The Royal Civil Service Commission doing away with the winter timing for civil servants has generated some discourse on office timings and work culture. Some public corporations and state-owned enterprises had been following the RCSC timing. Many are not.
The winter timing, which basically reduces office time by an hour during the cold and short winter months, was introduced to let public servants leave work an hour early. By peak winter, the sun sets around 5:00pm and by the time the office goers reach home, it would already be dark. Closing the office by 4pm gives them an extra hour.
Winter in Bhutan can be harsh, especially in northern Bhutan. Days become shorter, colder, and nights longer. When following a clock-based work schedule round the year, the short days in winter can be an inconvenience.
With the winter timing done away with, some are talking about what is called the Daylight Saving Time, a practice of moving the clock forward by an hour from the standard time during winter and changing them back again in summer. By doing that we save an hour of daylight time. This means we have to wake up an hour earlier ahead of the normal standard time, begin and complete work an hour earlier. This will make available an extra hour of daylight after work. For those who are into after work activities like jogging, walking or gardening activities, the extra daylight hour could help them
Another big advantage could be saving on energy. The first reaction among many civil servants on the changed working time was that an extra hour wouldn’t make any difference but only a waste of electricity and internet. While conserving energy is still argued in countries that have adopted daylight saving, it could prove right for the hundreds of offices whose energy bill is paid by the government.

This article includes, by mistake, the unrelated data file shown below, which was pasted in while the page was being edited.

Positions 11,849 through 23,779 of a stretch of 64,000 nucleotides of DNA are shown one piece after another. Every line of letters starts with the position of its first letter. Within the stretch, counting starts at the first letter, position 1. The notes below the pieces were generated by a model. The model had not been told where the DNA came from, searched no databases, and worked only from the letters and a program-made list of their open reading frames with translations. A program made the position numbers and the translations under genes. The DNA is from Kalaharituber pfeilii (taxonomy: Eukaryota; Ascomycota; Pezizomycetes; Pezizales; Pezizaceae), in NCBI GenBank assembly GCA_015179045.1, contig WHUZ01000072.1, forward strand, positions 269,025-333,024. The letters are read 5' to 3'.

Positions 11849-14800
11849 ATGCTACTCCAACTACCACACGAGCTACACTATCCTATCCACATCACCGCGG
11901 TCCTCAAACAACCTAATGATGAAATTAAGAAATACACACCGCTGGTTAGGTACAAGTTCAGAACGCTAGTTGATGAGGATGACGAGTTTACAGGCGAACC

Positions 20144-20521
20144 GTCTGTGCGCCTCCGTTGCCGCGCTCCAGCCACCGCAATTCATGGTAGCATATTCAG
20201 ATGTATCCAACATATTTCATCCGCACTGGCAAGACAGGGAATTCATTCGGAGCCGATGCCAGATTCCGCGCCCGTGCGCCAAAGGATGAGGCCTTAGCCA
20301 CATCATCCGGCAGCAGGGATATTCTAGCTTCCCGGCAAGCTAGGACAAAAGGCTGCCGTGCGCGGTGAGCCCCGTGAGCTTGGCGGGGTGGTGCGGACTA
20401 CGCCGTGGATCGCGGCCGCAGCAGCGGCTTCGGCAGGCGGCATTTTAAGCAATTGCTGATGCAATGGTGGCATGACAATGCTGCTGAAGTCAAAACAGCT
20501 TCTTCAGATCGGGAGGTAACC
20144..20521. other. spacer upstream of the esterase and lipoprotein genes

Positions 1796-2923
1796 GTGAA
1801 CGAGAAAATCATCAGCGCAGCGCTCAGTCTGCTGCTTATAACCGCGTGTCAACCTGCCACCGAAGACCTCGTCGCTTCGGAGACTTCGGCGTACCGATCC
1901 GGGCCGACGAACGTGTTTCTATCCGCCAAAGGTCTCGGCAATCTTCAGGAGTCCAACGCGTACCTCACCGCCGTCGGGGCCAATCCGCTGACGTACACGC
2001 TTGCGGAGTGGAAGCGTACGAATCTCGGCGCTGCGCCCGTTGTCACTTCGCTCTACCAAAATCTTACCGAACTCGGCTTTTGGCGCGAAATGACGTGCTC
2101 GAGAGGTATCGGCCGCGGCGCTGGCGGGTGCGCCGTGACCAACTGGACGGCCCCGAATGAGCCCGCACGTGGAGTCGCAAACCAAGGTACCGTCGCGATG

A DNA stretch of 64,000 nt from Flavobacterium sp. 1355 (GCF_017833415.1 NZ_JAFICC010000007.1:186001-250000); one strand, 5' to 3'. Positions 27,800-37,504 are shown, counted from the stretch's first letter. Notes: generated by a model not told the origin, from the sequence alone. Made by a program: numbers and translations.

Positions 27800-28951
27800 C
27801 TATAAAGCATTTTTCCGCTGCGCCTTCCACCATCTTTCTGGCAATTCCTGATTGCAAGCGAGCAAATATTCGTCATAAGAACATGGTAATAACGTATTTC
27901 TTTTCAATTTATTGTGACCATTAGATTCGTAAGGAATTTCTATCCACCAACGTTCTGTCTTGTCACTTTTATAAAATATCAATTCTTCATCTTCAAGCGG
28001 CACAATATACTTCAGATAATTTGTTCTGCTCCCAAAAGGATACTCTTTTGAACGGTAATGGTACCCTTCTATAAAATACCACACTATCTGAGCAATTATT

Hefty energy bills add to recurrent costs. When the bill is borne by the government or companies, the pinch is not felt. It will take time for civil servants to get used to the change in office time or sink in that every unit of energy wasted is a cost to the government. In winter, it is more expensive as we import electricity to meet our shortages.
Our farmers already align to the length of day and night or seasons. Their works are governed by the length of daylight hours. They might wake up earlier to complete a day’s work keeping in mind the sun will set at 5pm and darkness sets in immediately after sunset.
Adjusting our clock by an hour, if we ever do, should not be only for civil servants, corporations or SOEs. It will disrupt normal routines. If, for instance, school starts at 8:30am and we start at 7:30am because of moving the clock ahead an hour, it will be chaotic. Therefore, it should be the standard time. As a small country, time zone is not an issue for us.
A 30 minute adjustment to our clocks could be more appropriate without having to change the working hours.